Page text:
Snoozing and Solidarity: The Importance of Devotion in the Korean Workplace
This is the second in a series of three posts looking at some of the starkest UK/Korea cultural differences I have encountered so far. It was sparked by a train of unfortunate events which led to my attending a memorial service for my boss’ wife wearing a floral tea dress which you can read about here.
When I lived in France, my local friends were horrified at UK working habits: we ate lunch at our desks, rather than disappearing to a restaurant for two hours and stumbling back after the requisite five courses, half-pack of Gauloises Blondes and small vat of wine! Our shops opened on Sundays and on Wednesday mornings! We voluntarily stayed in the office past five o’clock! The Brits had become – that nadir of French insults – ‘too American’. We did not have, or value, le temps de respirer – literally ‘the time to breathe.’ I was inclined to agree: Sunday trading restrictions and the 35-hour working week have always seemed to me to be infinitely sensible propositions, and having the time to just be – to think, to observe, to simply experience life without measuring the worth of my actions by their material gain – was undoubtedly one of the most enriching elements of my French life. Upon returning to England, I found the pace of life frenetic, and the emphasis on destination rather than journey – suddenly writ large – oppressive. Here in Korea, I often think fondly of my French friends and wonder what they would make of working life in a country where devotion to the work team is a value prized above all else, and office hours are the longest in the developed world.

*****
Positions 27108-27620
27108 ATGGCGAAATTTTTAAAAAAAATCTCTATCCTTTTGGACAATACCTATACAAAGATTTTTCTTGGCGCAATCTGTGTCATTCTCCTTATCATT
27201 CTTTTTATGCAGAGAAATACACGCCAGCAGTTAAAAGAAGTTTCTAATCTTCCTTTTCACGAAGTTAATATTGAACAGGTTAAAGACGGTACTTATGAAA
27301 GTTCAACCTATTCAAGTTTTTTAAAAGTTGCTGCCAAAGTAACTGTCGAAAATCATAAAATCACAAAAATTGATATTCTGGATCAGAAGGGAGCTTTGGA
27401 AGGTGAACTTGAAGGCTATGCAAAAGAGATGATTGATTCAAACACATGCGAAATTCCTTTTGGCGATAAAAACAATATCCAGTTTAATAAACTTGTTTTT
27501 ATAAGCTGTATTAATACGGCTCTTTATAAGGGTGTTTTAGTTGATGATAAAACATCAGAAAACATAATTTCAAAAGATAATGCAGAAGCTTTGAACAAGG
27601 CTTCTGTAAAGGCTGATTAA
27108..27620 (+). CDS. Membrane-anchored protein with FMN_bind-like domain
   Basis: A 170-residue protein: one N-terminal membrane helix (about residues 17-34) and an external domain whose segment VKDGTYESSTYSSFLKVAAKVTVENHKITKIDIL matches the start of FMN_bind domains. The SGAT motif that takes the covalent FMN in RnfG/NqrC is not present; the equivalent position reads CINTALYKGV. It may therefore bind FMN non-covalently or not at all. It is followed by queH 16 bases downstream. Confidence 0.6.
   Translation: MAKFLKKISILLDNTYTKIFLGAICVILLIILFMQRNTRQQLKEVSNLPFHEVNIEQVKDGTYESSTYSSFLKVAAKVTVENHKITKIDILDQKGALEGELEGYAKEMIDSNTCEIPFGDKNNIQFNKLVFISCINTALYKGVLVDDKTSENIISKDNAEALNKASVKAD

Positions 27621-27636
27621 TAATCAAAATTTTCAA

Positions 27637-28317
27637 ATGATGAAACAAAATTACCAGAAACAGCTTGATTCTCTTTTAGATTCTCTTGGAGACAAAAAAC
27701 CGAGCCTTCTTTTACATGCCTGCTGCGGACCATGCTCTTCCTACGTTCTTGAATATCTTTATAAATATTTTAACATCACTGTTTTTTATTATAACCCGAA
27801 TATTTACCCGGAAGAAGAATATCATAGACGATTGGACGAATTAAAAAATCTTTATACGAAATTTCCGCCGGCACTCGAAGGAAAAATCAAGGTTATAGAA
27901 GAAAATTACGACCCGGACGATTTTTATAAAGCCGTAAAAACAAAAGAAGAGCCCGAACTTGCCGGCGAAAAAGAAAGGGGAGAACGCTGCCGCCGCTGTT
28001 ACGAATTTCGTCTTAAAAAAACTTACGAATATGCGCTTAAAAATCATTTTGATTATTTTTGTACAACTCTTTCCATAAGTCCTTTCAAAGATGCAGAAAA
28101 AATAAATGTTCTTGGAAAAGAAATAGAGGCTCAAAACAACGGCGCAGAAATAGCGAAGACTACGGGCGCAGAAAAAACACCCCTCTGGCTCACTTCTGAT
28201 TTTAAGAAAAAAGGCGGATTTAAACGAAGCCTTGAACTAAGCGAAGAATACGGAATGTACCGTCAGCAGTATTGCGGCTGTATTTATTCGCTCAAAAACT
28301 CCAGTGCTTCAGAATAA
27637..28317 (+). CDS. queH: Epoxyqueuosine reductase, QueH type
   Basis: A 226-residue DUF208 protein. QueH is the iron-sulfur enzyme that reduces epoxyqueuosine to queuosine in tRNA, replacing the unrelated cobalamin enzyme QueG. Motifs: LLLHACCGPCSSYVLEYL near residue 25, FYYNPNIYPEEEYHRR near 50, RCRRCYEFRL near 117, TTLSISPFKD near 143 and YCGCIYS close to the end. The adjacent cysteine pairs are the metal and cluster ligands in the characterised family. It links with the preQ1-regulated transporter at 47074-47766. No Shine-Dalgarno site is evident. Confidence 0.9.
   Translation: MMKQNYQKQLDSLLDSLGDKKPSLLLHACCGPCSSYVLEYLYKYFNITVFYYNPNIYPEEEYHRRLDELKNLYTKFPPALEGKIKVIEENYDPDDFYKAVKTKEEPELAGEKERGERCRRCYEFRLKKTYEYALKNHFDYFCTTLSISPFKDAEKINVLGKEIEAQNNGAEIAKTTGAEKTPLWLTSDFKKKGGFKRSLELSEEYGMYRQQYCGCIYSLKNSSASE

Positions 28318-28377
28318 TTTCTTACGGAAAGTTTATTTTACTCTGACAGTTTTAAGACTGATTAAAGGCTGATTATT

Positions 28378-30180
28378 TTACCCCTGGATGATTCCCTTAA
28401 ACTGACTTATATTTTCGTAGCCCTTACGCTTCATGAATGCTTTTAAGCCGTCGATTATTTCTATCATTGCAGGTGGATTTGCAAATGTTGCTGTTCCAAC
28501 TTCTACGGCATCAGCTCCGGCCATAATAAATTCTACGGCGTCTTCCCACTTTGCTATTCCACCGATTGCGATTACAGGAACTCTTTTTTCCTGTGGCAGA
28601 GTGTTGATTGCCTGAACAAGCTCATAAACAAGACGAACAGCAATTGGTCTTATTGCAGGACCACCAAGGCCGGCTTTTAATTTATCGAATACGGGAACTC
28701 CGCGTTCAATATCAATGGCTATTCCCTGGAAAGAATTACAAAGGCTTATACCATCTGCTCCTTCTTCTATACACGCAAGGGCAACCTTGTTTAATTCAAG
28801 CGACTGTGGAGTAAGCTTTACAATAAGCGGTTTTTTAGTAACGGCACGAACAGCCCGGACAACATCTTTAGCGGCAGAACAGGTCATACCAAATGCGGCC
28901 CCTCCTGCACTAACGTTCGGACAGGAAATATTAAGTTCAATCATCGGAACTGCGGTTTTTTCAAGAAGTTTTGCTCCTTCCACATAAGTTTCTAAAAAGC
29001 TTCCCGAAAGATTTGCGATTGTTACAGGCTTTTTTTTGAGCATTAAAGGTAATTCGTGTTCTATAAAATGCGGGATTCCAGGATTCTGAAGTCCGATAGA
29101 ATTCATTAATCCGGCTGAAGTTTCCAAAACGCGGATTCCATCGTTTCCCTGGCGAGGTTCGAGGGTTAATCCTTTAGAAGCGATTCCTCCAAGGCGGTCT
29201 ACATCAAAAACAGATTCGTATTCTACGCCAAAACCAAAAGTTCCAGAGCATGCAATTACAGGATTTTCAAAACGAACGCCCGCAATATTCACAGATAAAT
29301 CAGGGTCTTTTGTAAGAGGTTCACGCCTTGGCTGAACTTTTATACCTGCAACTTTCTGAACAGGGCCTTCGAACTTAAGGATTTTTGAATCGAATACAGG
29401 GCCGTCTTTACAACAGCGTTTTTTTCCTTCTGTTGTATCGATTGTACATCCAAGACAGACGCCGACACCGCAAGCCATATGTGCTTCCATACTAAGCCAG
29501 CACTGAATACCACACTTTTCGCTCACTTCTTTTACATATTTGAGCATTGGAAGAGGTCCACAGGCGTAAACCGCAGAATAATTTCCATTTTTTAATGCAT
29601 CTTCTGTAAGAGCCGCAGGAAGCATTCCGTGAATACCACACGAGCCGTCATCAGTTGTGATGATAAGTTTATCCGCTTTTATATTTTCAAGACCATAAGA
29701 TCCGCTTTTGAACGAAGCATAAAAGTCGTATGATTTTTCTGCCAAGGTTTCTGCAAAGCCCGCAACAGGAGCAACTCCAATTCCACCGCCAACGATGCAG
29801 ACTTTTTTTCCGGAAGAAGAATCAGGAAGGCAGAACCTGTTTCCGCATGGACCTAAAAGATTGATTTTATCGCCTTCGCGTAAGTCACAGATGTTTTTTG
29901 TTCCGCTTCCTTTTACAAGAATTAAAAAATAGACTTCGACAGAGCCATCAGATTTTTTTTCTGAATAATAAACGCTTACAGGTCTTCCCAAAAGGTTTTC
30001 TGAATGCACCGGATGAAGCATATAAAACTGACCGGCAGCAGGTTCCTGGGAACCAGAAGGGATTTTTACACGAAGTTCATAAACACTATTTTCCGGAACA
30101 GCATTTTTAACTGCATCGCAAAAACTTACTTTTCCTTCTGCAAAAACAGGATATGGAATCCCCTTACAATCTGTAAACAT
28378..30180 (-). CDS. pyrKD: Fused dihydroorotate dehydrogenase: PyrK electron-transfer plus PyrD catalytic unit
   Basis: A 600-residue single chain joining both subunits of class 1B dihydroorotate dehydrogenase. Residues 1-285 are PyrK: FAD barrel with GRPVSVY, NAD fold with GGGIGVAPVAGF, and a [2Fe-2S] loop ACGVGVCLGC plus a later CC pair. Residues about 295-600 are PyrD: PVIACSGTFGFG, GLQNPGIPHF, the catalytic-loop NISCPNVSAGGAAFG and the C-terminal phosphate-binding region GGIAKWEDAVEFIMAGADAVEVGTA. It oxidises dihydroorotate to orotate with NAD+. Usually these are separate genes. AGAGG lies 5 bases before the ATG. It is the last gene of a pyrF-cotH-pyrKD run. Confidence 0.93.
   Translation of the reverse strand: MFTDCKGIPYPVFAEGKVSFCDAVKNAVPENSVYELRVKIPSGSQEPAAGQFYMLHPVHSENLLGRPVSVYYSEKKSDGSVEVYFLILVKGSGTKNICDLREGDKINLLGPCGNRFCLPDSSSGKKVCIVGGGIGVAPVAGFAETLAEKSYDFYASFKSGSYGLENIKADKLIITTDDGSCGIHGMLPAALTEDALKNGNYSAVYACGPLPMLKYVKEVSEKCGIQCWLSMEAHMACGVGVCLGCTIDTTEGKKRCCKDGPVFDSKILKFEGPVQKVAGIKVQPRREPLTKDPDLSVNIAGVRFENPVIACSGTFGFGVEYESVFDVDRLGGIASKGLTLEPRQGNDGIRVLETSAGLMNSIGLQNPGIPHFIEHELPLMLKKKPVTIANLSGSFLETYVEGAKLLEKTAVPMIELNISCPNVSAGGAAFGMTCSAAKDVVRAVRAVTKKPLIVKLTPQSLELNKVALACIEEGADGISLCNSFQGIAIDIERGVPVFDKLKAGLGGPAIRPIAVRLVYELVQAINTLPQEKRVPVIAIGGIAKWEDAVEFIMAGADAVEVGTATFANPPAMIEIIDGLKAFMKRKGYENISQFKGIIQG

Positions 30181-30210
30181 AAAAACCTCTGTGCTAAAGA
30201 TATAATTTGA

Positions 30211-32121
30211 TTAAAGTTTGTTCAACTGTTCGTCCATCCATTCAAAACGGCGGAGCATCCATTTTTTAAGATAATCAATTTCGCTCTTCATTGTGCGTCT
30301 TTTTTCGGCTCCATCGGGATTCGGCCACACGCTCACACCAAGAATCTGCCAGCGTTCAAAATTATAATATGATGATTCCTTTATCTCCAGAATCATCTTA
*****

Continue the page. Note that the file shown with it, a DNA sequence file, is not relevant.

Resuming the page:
It is impossible to overstate the importance that the concept of devotion plays in Korean working life. Even the English word ‘devotion’ doesn’t quite capture the essence of the attitude to work here, or the way in which that attitude manifests itself. For all that I wholeheartedly believe my French friends to have had a point in regard to UK office culture, the fact that the term ‘work-life balance’ exists and the emphasis we put on it should demonstrate a certain general consensus. This being that - specific sectors aside - work is a necessary evil to be endured between designated hours. As the average Brit sees it, maximum productivity during these hours (in a concentrated, Pret-sandwich-while-emailing kind of way) is a positive thing, in so far as it allows us to escape at the end of the day and enjoy the ‘life’ side of the equation. This is a classic example of the Western tendency (discussed in a previous post, here) to divide our lives into clearly distinct compartments. It also makes it perfectly possible not to care for, or even to actively dislike, one’s colleagues and still have something called a ‘productive working relationship’: we are trained to put personal differences aside for the sake of the task at hand.